Something sacred happens when the sun sets.
My family felt it often when we lived close to Lake Michigan. Several years ago, USA Today listed sunsets over Lake Michigan as some of the best found anywhere. Many evenings we finished dinner, left the dishes, and piled into a car for a couple mile drive to a remote park we dubbed “Sunset Beach.”
A short boardwalk stroll from the parking lot landed us on cool sand and dune grass. Most times, we stopped talking just as the sun hit the horizon and begin its unusually quick drop beneath the water line. We always stayed for the last ray, which would linger as if saying, “Goodbye for now; I’ll be back.”
That’s it; a sacred promise took place. Whatever happened today cannot be changed. But take heart because tomorrow will happen, and with it comes new possibilities, new opportunities, new everything. Watching the sunset fills a heart with such hope. A welcome relief when a day (week, month, year) has felt dark. Or cruel.
A year ago, my wife Becky received a 12:30 a.m. call to tell her that Teri, her lifelong friend (and my friend too) had taken her own life. They were as close as sisters and enjoyed a love that would make real sisters envious. Teri loved our kids as her own. Her smile shone as bright as the sun.
But that sun set all too quickly and we didn’t get to stand and watch it go. Loss works that way; sudden, without warning, and painfully permanent. How does a person recover from something as dark as a loved one’s suicide? I don’t know the entire journey one must travel, but I did write a book about the first steps to take. A short, companioned walk that will take you to a place as sacred as a sunset. One filled with promise. Where you honestly shed the tears that today deserves – yet feel subtle warmth from a ray of hope about tomorrow.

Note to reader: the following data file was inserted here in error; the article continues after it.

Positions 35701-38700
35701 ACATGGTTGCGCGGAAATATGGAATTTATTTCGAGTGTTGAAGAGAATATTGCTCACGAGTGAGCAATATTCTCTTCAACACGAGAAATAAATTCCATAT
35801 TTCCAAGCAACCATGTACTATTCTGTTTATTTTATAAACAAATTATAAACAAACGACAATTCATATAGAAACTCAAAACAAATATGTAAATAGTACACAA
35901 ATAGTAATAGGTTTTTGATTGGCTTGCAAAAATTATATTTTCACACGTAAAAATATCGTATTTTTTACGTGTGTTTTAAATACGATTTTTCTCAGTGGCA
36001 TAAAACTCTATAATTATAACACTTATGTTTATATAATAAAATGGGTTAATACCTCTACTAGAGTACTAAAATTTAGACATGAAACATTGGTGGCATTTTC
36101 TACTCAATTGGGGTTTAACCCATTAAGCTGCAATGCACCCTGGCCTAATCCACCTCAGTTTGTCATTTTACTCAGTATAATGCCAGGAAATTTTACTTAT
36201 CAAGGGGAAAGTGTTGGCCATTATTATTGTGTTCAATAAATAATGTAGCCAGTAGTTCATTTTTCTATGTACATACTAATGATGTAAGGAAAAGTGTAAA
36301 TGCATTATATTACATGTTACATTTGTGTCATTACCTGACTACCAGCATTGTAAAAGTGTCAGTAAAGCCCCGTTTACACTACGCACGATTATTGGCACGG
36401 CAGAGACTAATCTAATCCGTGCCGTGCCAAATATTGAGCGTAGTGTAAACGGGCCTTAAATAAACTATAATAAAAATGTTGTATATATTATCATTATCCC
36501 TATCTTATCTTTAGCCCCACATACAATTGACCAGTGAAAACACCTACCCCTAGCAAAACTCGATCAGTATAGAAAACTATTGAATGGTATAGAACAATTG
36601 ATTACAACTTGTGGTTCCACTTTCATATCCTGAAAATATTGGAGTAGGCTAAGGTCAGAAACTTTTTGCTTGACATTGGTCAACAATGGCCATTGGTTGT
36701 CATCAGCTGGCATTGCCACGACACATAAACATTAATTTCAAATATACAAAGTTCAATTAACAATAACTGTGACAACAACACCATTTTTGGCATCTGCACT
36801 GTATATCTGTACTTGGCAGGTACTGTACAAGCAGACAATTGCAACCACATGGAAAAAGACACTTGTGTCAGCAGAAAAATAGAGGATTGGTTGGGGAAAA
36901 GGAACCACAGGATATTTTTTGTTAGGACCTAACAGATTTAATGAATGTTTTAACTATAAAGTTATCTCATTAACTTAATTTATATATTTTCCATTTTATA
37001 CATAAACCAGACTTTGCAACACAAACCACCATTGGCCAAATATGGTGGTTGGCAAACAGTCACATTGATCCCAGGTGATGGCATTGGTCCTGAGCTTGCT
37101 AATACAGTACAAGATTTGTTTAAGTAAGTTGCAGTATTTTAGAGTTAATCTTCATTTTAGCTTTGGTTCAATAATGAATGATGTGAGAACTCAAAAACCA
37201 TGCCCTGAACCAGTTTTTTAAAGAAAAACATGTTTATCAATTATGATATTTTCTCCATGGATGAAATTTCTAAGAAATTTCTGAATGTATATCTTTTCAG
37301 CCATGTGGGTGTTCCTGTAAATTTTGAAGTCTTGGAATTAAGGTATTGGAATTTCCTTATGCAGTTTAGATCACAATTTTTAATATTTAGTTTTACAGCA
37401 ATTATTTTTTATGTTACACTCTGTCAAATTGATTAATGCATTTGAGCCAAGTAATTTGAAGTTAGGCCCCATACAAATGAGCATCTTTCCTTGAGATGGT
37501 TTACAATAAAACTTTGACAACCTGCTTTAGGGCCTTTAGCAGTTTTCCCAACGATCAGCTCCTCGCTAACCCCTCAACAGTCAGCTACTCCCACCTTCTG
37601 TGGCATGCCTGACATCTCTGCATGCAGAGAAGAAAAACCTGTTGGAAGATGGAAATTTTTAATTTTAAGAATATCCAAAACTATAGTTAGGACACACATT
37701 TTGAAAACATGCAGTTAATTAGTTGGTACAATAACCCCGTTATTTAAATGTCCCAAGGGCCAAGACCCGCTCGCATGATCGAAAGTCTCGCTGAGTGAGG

Three years ago, I listened as a high school student at an assembly told nearly 2,000 peers how much she appreciated their help following her best friend’s suicide. “Even when you just smiled and said hello you helped me make it through another day,” she said to a very quiet fieldhouse. “Wow, what grace!” I thought at the time, completely unaware of how life would unfold for my family and me.
Today her words make even more sense after experiencing the hard-to-breathe-without-it-hurting pain that happens when someone close takes his or her own life. Compelled to do something for others who face this horrible situation, and with a blessing from Teri’s family, I wrote Four Corners of Grace to help you or someone you know make it through another day. All the way to the sunset.
David Staal serves as a consultant to the nonprofit sector following 11 years as President & CEO of a national organization (Kids Hope USA), 10 years in church staff leadership (Willow Creek Community Church), and a 13-year marketing career (Abbott Laboratories). A senior editor for Christianity Today International for 12 years, he also authored these books: